Now that I have owned my Model 3 for over 6 months and 11,000 miles (17,700 km) over the winter half of the year, I decided to do a range test now that I can run without climate control.
The loop is an approximately 40 mile round trip including divided highway driving at 73 mph (117 km/h), rural highway driving at 60 mph (97 km/h), and city driving between 30 and 50 mph (48-80 km/h). I drove the loop approximately 7 times reversing directions each loop, then a few miles around town at the end to finish up the charge. These speed estimates were using speedometer, which is about 1.5 mph (2.4 km/h) higher than actual.
Temperature was 50-62°F (10-17°C), tire pressures were 42 psi (290 kPa), aero caps were installed on the 18″ wheels with factory tires (5.4-6.4/32 tread on each tire, about 4.8 mm +/-), wind speeds were approximately 10 mph (16 km/h).
Battery charge started at 99%, but dropped to 97% in a couple blocks, so saying 97% is the starting point. I think it decided to recalculate the SoC, I didn’t want to go restart my test after charging again and the 3% represents about 9 miles (14.5 km) max, so not a big deal. Ending charge was 0%. Full charge was 76 kWh (101 HP-hours) (this includes charging losses). To nerd out a bit, since this power was drawn over 6.4 hours, the average draw is only about 12 kW of power (16 HP). This is why a load like a heater at 6 kW can make such a big difference in range.
I share the EV charger with another EV, so I use a non-Tesla Chargepoint Home Flex that can work with both, and is capable of charging the Tesla at about 11 kW. Available on Amazon: https://amzn.to/2KFaZg6
I finished the drive with 294.7 miles (473 km) after about 6 hours and 24 min. My total average speed was something like 46.5 mph (75 km/h) (including a 15 min stop for a snack), which is very close to EPA combined figure of 48 mph (77 km/h). The drive I chose was intending to be similar to that with mix of higher speeds and cruising at slow highway speed and throw in some stop and go. Acceleration was all moderate, no slow acceleration or hypermiling, but no hard acceleration either.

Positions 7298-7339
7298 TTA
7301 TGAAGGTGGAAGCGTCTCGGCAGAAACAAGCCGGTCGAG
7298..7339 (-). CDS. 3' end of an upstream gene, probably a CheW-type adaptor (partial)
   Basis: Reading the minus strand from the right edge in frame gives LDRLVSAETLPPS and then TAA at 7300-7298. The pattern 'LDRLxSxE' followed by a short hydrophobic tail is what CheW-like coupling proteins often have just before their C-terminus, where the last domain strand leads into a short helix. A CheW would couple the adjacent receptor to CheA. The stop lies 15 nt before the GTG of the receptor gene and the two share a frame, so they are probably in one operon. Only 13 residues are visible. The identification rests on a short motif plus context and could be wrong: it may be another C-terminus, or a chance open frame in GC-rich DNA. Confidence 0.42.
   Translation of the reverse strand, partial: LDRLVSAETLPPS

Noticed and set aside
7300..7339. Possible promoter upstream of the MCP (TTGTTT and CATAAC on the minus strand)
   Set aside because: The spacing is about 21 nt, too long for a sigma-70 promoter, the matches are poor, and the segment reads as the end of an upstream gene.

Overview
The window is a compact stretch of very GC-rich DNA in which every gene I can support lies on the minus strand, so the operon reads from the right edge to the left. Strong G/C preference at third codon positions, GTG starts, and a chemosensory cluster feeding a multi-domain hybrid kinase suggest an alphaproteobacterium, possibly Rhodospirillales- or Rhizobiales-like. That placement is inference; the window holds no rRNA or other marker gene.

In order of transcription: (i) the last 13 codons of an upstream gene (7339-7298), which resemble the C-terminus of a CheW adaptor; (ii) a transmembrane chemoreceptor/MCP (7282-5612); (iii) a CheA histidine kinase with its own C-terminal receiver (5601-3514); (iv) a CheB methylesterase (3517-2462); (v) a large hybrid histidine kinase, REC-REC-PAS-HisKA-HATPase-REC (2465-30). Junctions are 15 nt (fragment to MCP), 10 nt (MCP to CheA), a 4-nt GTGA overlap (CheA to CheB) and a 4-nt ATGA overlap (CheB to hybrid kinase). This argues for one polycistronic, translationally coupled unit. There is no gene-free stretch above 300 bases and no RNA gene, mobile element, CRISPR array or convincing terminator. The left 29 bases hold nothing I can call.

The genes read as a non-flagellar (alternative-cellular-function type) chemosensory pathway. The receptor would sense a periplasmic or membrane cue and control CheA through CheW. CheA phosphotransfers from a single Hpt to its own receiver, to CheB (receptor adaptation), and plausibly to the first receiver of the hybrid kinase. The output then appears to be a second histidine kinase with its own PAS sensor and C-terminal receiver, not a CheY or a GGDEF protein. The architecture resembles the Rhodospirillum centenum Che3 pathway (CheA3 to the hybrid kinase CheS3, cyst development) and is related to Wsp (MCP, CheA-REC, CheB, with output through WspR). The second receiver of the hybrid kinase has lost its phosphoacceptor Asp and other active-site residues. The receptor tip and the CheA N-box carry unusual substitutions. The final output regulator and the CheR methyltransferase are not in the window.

I am unsurprised by the result. Driving in a test similar to EPA rating I returned very close to EPA results. People estimate that once you hit 0 miles range you have about 10 or 15 miles (16-24 km) range remaining, and the fact I didn’t start at 100% means my full range driving until car shut down would be closer to 310-320 miles (499-515 km), which is right at the EPA rating.
I will do more tests in the future, this was a baseline for comparing to other vehicles or situations. Having no climate control really helps the Tesla, if you read my previous post the heater is tough on range. This was meant to be a best case test, introducing climate has too many variables, like was the sun shining providing solar heat requiring more AC or less heater? This is a huge difference, that some other tests ignore when using auto climate setting. I think it is fine to test that, but not if you are trying to run a test that is similar for all vehicles on different days, unless you model the loading of the climate system and how well each performs.